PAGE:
My travel planning style is to decide on my destination, book my flight 2-3 months in advance and then mull about my actual itinerary.
I talk to friends, watch films and read blogs, including Solo Traveler, of course, as so many readers have generously shared their travel experiences in our Destinations section. At about three weeks before departure I start confirming my itinerary.
Arranging flights, accommodation and activities are the fun parts of travel planning.
There are other, important planning steps that must be taken as well. They may not seem as exciting as actually booking your trip, but they may be more important than any others.
Planning for Solo Travel Safety
- Confirm that your travel insurance is current. TD Travel Insurance has sponsored this post. We came up with the topic together because their research shows that getting travel insurance is not in the top five things people do when they plan their vacations and it's the second thing I do. People tend to check that their passport is current, read reviews of attractions and check the weather (which I do in the last week before departure) but they don't rank travel insurance as a high priority. I do. My trigger for checking on my annual travel insurance plan or buying insurance for a specific trip, is the booking of my first hotel or hostel. Having a trigger or routine around travel insurance is a good idea as TD's research shows that more than 1/3 of Canadians have forgotten to purchase travel insurance at least once. Annual insurance plans, like the TD Annual Plan that covers you for unlimited trips of 9, 17, 30 or 60 days, makes it easy so you don’t need to worry about buying – or forgetting to buy – insurance every time.
- Plan how you will manage your money. My preference is to use credit cards for most purchases as I travel. That said, I still need some cash and in countries where credit cards are accepted widely, the banking system typically accepts my bank card in an ATM as well. Simple! However, some destinations operate on a cash basis almost exclusively and in these destinations ATMs can get a little tricky. I had difficulty getting cash in Jordan and Myanmar. In destinations that are cash-based, it's a good idea to have some of the local currency before you depart. Your bank can order the currency for you. Ask them to give you a break on any fees if you are a regular customer. I would get enough for a few days only and I would keep it in a variety of locations in my luggage, purse and pockets. Go to a bank on arrival to make sure that you can get more cash easily before you run out. Read Protect Yourself from Pickpockets: Keep Cards & Cash Safe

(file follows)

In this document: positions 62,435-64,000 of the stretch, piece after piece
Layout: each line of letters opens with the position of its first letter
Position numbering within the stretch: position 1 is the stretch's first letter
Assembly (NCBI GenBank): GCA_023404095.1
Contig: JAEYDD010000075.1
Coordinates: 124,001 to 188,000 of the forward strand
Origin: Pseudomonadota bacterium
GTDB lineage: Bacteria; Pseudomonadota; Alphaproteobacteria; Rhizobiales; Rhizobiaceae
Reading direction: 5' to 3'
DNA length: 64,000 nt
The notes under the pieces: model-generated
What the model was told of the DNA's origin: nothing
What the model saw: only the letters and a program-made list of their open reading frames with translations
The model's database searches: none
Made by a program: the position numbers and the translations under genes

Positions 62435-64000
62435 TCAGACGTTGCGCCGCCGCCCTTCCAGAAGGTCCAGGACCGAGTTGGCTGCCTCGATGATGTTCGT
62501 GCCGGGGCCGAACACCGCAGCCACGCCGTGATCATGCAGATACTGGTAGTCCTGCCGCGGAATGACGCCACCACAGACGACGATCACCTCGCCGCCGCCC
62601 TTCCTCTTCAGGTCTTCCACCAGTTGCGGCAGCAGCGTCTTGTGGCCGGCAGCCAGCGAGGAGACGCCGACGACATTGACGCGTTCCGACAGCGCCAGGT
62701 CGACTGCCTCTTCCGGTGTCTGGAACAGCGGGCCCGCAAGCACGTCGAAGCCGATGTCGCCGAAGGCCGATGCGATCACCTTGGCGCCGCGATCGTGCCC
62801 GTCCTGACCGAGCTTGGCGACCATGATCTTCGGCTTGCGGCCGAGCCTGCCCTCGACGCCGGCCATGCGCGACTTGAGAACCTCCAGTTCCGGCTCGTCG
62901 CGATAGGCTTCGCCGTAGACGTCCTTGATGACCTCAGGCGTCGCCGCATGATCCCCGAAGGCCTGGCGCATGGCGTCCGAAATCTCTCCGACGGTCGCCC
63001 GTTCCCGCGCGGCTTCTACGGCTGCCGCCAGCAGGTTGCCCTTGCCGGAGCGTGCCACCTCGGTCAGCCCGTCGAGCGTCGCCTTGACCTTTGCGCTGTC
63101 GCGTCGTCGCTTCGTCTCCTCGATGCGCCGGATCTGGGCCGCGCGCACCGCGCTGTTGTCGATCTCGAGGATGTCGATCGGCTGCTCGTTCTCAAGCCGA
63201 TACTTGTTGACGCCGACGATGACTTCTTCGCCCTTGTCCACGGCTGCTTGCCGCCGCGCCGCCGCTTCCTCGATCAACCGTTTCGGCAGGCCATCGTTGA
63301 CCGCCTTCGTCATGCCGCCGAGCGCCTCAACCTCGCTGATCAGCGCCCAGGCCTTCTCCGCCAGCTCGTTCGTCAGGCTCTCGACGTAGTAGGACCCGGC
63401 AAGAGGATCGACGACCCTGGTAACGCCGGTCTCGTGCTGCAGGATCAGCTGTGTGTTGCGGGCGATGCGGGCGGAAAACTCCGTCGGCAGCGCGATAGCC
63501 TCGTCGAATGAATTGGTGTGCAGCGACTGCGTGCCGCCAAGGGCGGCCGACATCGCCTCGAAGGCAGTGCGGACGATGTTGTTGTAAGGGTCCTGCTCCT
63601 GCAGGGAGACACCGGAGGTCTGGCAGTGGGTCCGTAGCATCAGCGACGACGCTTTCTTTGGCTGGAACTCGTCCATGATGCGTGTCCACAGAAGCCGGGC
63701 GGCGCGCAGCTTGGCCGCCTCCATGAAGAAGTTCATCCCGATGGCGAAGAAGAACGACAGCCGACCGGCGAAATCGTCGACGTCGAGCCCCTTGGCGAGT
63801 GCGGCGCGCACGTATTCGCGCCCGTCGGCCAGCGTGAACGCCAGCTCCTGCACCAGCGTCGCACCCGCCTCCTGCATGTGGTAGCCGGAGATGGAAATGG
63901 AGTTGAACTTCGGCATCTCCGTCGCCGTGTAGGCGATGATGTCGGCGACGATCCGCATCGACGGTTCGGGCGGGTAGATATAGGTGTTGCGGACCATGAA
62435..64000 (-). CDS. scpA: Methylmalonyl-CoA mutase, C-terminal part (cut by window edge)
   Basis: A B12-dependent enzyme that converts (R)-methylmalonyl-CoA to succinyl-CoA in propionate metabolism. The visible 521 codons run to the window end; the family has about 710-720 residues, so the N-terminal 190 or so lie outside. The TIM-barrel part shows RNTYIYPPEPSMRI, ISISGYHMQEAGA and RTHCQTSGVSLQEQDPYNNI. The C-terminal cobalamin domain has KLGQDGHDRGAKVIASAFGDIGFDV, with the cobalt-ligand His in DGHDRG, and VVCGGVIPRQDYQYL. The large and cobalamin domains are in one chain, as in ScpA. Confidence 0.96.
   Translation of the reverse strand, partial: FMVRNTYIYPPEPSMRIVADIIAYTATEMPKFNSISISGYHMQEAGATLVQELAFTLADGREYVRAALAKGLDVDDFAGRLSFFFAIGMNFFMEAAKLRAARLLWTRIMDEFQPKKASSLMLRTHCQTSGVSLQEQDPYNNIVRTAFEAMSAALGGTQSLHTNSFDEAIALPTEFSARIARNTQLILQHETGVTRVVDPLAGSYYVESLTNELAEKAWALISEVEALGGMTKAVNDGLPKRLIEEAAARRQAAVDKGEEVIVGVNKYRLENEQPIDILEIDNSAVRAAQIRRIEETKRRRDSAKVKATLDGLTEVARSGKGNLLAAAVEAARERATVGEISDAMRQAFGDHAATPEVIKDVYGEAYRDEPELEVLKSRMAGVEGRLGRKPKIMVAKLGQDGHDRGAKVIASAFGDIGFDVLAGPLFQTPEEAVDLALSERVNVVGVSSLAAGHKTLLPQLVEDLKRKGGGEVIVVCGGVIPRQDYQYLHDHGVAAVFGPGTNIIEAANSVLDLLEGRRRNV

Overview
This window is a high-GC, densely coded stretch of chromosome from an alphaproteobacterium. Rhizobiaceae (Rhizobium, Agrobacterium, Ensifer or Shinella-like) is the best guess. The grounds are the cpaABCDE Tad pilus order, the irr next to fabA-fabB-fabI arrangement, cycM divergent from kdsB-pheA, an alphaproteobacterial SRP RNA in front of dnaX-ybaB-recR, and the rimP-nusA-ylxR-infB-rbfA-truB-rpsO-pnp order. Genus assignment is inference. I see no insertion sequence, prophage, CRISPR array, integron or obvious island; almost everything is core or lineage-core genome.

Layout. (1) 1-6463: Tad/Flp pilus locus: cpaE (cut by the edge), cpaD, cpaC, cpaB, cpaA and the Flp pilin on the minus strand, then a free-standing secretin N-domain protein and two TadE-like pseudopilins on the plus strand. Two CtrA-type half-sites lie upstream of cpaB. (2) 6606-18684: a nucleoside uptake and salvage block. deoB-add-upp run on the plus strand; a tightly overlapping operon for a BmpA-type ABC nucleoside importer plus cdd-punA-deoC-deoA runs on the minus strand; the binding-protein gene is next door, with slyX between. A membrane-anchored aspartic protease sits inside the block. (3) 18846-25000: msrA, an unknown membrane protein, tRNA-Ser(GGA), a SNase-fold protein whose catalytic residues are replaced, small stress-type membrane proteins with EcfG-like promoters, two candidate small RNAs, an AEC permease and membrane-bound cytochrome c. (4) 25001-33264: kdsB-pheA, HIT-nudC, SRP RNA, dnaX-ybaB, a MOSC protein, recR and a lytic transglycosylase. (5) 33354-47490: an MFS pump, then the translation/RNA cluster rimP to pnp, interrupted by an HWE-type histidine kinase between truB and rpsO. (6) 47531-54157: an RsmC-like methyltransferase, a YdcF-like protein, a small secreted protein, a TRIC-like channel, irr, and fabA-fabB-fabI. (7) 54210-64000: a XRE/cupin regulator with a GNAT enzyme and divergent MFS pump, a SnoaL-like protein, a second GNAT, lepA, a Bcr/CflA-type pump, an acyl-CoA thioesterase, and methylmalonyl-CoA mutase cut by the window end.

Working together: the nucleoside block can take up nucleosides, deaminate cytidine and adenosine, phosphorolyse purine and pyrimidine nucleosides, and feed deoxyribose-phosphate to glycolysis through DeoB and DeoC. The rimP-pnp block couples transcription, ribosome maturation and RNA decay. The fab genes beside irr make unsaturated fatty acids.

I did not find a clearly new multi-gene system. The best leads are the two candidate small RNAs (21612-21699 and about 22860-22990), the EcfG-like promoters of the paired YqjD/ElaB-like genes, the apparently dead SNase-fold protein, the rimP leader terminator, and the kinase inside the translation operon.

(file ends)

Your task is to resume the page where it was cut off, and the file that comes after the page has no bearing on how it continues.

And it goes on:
- Organize your documents. I print out copies of my passport and visas (if required) and the confirmation emails for flights, accommodation, train tickets, excursions and anything else I've booked in advance. I also keep a copy of these in Dropbox so that I can easily access it from my phone should the paperwork go missing. If you don't have Dropbox you can get 2GB of storage free.
- Know how you'll manage your communications. Knowing how you'll stay in touch with home or get emergency support is important. When I traveled before cell phones, going with a readily available communications plan was not a factor. Now, I wouldn't go without a phone and an affordable way to use it. Free WiFi in coffee shops, libraries and hotels are certainly an option if you have your own phone, tablet or computer. But in a foreign country, there is more to think about. Read Use Your Phone Anywhere in the World: Free and Low-cost Options
- Know the risks before you go. Research the health risks at your destination and, if necessary, go to a Travel Clinic to get the proper vaccinations and medications. Check your government’s advisory website to learn what risks are involved in your chosen destination and register with the government as a citizen traveling abroad. Here are the pages for the US, Australia and Canada. The registration service is no longer offered to British Nationals. They are offered basic travel information here and asked to sign up for alerts.
This post was brought to you by TD Insurance. As always, Solo Traveler retains all editorial control of what is published.